“For while there still survives a false rationalism, which ridicules anything that transcends and defies the power of human genius, and which is accompanied by a cognate error, the so-called popular naturalism, which sees and wills to see in the Church nothing but a juridical and social union, there is on the other hand a false mysticism creeping in, which, in its attempt to eliminate the immovable frontier that separates creatures from their Creator, falsifies the Sacred Scriptures.”
All false mysticism (as I understand it), fundamentally, is a consequence of collapsing the natural and supernatural orders — that is, nature and grace — into one another (of which the “traditional Catholic” Professor Jean Borella, for instance, would seem to be guilty; see Part Two), because doing so causes us — rather than looking upwards to God — to look inwards, to the deified self; or outwards, to a divinised cosmos — either way, an implicit denial of Original Sin. (Buddhism would be the consummate exemplar.) Pope St Pius X takes the propagators of this category error to task in his anti-Modernist encyclical Pascendi Dominici Gregis:
“We cannot but deplore…, and grievously, that there are Catholics who… seem to admit that there is in human nature a true and rigorous necessity with regard to the supernatural order, and not merely a capacity and a suitability for the supernatural…; [nor others, who] would show to the non-believer, hidden away in the very depths of his being, the very germ which Christ Himself bore in His conscience, and which He bequeathed to the world. Such, Venerable Brethren, is a summary description of the apologetic method of the Modernists,… brimming over with errors, made not for edification but for destruction, not for the formation of Catholics but for the plunging of Catholics into heresy…”
Is this not a direct, preemptive refutation of Professor Wolfgang Smith’s “affirmation of a supernatural ingredient in man,” the “little spark” theorised by Meister Eckhart (see Part Two), from which he surmises “a natural disposition for the supernatural”? Thus does Smith, the Kabbalist (see Part Three) — together with the Perennialist (and accused Gnostic) Jean Borella, the Hermeticist Valentin Tomberg, and their ilk — join himself to a tradition of proto-Modernist false mystics who “attempt to eliminate the immovable frontier that separates creatures from their Creator” and, in doing so, “falsif[y] the Sacred Scriptures.” Ven Pius XII would later follow up his Mystici Corporis Christi with Humani Generis in 1950, wherein he further decried that “novelties of this kind have already borne their deadly fruit” by, inter alia, “destroy[ing] the gratuity of the supernatural order” and “pervert[ing] the very concept of original sin…”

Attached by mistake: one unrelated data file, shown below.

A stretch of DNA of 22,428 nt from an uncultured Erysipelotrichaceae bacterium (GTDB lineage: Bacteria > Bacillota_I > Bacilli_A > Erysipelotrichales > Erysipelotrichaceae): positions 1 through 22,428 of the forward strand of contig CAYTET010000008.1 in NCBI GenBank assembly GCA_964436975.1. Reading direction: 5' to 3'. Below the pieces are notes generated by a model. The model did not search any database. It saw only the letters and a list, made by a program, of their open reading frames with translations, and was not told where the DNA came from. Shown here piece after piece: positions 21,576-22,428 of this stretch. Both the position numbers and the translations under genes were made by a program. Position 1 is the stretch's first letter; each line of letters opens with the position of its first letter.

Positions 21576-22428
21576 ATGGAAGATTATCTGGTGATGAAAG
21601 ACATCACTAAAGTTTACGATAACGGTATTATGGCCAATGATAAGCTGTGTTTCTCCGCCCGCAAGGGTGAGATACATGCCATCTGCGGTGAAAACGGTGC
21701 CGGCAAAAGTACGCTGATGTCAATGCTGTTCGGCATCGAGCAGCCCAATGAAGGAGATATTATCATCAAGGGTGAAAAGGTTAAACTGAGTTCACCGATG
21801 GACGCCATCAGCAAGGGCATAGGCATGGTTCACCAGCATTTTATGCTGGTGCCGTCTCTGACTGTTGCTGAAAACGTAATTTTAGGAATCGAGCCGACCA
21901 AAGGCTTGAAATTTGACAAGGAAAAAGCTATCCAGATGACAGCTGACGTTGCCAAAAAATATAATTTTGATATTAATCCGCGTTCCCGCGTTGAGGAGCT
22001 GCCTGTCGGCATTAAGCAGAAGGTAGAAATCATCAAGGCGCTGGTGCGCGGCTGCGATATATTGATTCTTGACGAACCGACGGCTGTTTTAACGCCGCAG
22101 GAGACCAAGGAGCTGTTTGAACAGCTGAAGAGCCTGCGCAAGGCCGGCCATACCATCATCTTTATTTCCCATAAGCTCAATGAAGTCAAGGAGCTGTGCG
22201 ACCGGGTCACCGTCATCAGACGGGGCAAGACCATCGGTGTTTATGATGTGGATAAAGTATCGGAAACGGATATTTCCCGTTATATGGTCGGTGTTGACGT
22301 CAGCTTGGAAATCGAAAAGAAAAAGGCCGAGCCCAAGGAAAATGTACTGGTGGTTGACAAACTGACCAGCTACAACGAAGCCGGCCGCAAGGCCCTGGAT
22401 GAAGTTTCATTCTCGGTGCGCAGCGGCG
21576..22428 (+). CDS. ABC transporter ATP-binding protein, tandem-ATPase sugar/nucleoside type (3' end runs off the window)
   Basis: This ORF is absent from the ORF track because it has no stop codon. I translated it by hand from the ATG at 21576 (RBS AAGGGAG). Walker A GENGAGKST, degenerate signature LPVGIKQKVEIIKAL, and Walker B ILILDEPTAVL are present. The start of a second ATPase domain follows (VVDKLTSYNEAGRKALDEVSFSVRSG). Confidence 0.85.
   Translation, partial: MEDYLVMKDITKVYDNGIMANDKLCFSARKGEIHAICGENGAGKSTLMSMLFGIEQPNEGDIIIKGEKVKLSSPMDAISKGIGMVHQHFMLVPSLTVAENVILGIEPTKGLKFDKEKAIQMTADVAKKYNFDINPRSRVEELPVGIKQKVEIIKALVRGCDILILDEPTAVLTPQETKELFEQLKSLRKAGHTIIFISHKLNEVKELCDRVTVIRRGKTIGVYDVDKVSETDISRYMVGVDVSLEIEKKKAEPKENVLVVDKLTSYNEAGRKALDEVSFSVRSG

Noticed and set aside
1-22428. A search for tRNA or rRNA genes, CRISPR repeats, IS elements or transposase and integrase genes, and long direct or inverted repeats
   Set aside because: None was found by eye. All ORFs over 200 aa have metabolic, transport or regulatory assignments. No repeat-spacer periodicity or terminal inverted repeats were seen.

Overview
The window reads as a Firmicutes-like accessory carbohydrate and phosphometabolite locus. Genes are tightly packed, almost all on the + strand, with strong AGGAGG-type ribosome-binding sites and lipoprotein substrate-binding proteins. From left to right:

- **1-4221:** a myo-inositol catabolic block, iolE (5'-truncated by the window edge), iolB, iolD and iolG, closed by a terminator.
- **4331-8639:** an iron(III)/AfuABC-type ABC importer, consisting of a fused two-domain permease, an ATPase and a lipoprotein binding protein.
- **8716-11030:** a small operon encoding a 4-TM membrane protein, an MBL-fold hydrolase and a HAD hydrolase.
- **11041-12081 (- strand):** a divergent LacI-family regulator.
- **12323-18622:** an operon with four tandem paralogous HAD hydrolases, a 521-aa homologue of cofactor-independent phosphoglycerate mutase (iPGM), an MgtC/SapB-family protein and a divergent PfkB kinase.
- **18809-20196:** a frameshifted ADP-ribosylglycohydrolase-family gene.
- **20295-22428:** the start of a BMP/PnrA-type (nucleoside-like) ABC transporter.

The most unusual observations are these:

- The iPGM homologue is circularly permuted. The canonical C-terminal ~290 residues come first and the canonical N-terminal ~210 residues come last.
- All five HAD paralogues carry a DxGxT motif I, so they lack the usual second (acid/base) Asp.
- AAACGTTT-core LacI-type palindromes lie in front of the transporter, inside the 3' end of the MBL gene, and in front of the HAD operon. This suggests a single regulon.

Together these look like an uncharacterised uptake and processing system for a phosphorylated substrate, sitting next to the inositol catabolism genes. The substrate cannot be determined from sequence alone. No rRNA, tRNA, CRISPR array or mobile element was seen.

A perfect example of this “false mysticism creeping in” is in fact provided by the Church Times article quoted above, for amongst the “Anglo-Catholic occultists” named in it, Dom Aelred Carlyle — a keen student of Voodoo — would later “cross the Tiber,” with the Benedictine community he founded on Caldey Island in tow. The abbot’s traditionalist bona fides (he loved the Tridentine liturgy) did nothing to prevent him from filling his monastery’s library with “a large miscellaneous selection of books and pamphlets dealing with Theosophy, Rosicrucianism, reincarnation, and similar forms of non-Christian mysticism,” nor from procuring what he claimed were the relics of Bl Richard Whyting by way of a seance. (And I am inclined to believe that the multiple child sex-abuse scandals that rocked Caldey Abbey — now home to a community of Trappist monks — in 2017 were not unrelated to the occult goings-on there a century prior. The exorcists of my acquaintance, I am certain, would concur.)
The fortress of Catholic Tradition, we know, has been under sustained assault for at least the past hundred years — from the nominally Catholic forces of Modernism on one front, and from the expressly anti-Catholic legions of rationalists on the other. Siege conditions such as these can make for strange bedfellows, and there is always the temptation to compromise, especially when the compromise offered is dressed up as a congenial synthesis (such as that advocated by Charles A. Coulombe, for example; see Part Five). Once again, Rome has warned us of exactly this threat before, this time through the pen of Pope Pius XI, in a 1926 letter to Cardinal Andrieu, Archbishop of Bordeaux:
“We have gladly read the response of Your Eminence to the group of young Catholics who questioned you on the matter of the ‘Action Française’… Your Eminence indicates… a danger that… touches, more or less directly, and without it appearing so, upon the Catholic faith and morals; it could unwittingly cause the deviation of the true Catholic spirit…